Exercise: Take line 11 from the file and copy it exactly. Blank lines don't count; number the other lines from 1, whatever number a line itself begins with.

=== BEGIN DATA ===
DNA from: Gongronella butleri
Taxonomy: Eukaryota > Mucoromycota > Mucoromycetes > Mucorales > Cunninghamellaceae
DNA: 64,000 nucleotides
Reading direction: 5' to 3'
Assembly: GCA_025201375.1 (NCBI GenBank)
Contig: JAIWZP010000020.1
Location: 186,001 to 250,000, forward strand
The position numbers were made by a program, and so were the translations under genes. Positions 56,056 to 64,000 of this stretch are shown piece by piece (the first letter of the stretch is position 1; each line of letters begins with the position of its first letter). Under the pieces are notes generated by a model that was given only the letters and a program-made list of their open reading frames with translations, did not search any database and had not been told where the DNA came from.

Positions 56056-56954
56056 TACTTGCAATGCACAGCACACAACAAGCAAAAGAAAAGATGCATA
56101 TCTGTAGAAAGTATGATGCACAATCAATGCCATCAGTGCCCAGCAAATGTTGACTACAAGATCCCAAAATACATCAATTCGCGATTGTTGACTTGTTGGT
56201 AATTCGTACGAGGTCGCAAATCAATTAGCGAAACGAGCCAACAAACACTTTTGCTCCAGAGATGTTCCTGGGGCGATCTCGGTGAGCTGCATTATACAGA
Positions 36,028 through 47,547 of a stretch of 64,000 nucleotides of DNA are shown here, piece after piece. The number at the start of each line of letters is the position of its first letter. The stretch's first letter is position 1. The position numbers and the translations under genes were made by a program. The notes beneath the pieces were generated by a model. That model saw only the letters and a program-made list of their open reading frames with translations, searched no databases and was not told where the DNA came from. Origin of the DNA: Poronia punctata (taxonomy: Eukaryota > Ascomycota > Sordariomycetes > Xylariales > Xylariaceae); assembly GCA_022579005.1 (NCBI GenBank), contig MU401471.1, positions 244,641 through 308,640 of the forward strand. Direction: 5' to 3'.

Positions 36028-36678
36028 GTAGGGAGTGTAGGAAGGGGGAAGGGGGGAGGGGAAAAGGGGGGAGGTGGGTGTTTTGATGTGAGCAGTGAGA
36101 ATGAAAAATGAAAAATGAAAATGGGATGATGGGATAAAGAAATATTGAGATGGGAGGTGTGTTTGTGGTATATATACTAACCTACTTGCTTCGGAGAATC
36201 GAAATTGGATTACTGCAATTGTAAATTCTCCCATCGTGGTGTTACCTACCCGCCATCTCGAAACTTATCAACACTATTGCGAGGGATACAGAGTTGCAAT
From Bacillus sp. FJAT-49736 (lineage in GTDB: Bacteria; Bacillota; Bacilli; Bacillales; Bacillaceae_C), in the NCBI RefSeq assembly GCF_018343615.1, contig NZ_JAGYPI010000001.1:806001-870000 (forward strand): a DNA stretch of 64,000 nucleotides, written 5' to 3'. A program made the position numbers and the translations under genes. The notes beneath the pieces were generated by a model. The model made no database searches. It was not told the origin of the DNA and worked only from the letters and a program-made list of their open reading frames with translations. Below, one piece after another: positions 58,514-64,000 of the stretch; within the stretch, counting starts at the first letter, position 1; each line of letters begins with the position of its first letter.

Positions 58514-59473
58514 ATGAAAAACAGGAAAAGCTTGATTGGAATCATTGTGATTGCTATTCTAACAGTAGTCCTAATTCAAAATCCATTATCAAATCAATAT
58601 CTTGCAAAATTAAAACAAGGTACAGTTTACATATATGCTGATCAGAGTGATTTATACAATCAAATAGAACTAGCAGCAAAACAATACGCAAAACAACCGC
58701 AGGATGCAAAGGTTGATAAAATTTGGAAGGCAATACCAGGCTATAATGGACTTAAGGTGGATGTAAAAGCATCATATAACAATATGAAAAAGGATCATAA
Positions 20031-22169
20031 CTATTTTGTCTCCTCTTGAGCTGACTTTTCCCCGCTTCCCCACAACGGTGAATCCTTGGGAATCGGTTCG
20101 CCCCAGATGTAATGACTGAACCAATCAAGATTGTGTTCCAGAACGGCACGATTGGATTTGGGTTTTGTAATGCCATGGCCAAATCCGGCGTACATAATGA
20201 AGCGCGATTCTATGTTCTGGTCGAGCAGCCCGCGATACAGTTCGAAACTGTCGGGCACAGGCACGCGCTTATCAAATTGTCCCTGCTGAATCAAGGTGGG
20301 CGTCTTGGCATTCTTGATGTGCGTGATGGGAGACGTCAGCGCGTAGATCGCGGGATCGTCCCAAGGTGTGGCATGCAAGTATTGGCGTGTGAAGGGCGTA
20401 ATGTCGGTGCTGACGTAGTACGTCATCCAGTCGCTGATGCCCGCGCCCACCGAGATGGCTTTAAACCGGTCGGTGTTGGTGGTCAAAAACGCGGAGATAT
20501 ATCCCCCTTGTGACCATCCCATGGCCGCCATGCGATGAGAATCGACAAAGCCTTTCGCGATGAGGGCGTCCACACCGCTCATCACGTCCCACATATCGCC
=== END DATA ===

56101 TCTGTAGAAAGTATGATGCACAATCAATGCCATCAGTGCCCAGCAAATGTTGACTACAAGATCCCAAAATACATCAATTCGCGATTGTTGACTTGTTGGT